The Lull Before The Storm: 16 factors set to rise with interest rates

From the 1980s until 2012, interest rates steadily declined. This falling interest rate environment is all most adults have known. Now, as we enter the next two-to-three decades of rising rates, we need to examine the many ways higher interest rates will impact real estate. The following factors will be stretched and shaped by rising interest rates in the coming years.

1. Personal savings

Consumers will become disinterested in taking on debt as interest rates rise, causing a reduction in debt and increased savings.

2. Private student loan payments

Young adults who took out private student loan payments with adjustable rates will see their payments rise, stifling their ability to participate in the economy.

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College graduates who have taken out student loans.

3. Business operating expenses

Business owners who finance or rent their equipment, inventory or buildings will see costs rise alongside interest rates.

4. Unemployment

As interest rates inch higher, the economy will slow, leading to slower job growth and a higher unemployment rate.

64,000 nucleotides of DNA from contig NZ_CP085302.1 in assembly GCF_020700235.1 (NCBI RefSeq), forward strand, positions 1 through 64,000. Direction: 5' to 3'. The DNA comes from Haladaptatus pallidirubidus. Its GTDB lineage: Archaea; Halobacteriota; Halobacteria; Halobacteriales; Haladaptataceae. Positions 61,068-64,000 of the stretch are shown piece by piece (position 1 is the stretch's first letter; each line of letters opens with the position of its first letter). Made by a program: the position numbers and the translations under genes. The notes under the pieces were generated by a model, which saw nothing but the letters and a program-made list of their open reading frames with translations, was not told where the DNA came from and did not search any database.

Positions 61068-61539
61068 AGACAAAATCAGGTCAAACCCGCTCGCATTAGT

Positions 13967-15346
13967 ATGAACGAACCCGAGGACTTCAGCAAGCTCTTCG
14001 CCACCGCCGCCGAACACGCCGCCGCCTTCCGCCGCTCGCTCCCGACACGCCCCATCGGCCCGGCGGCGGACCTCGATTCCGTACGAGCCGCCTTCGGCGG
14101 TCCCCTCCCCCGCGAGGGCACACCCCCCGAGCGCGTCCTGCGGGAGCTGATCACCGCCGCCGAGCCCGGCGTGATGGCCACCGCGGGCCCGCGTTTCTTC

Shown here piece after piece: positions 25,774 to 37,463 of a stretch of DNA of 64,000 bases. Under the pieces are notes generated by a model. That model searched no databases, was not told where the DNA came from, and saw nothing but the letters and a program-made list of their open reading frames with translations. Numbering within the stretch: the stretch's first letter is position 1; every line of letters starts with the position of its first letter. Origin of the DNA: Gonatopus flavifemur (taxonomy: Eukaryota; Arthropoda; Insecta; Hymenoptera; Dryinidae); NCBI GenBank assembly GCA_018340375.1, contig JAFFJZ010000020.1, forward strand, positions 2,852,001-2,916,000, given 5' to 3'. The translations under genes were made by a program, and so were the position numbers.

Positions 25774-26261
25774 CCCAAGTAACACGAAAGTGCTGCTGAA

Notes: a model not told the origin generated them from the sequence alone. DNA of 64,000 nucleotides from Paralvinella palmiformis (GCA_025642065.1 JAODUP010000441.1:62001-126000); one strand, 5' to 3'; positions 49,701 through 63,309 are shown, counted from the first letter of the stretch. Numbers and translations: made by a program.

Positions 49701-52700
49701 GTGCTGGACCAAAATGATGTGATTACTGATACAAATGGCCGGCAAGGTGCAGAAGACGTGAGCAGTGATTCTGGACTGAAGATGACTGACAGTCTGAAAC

5. Bankruptcies

Personal and business bankruptcies will rise along with interest rates due to higher unemployment and the inability to pay back debts at higher rates.

6. Bank stocks

Banks will see increased profits from higher interest rates.

7. Adjustable rate mortgage (ARM) rates

Homeowners with ARMs will need to make higher payments as their interest rates reset. Refinancing will be unfeasible due to higher interest rates and those who cannot pay will need to sell or walk away.

8. REOs

REOs in the hands of lenders increase.

9. Foreclosures

Lenders will foreclose more often as more homeowners overextend themselves — particularly ARM holders.

10. Vacancies

More vacant properties will appear as lenders work through their rising REO inventory of homes. More commercial properties will sit vacant due to business failures.

11. Demand for property managers

More renters will arrive on the scene as homeownership becomes more difficult to attain at higher rates.

12. For-sale inventory

Homes will sit longer on the market as homebuyers contend with higher interest rates and reduced purchasing power.

13. Expired listings

The share of home listings that expire will rise as homes sit on the market longer.

14. Inactive licensees

The number of inactive licensees will rise as underemployed agents and brokers need to look elsewhere to make the same living they were used to before interest rates rose.

15. Litigation

While interest rates slow prices and home sales, money will be lost on either side, resulting in buyers and sellers more likely to pursue litigation.

16. Relocations out of state

More homeowners and renters unable to keep up with the high cost of living in California, made worse by rising interest rates, will leave for other, less expensive states.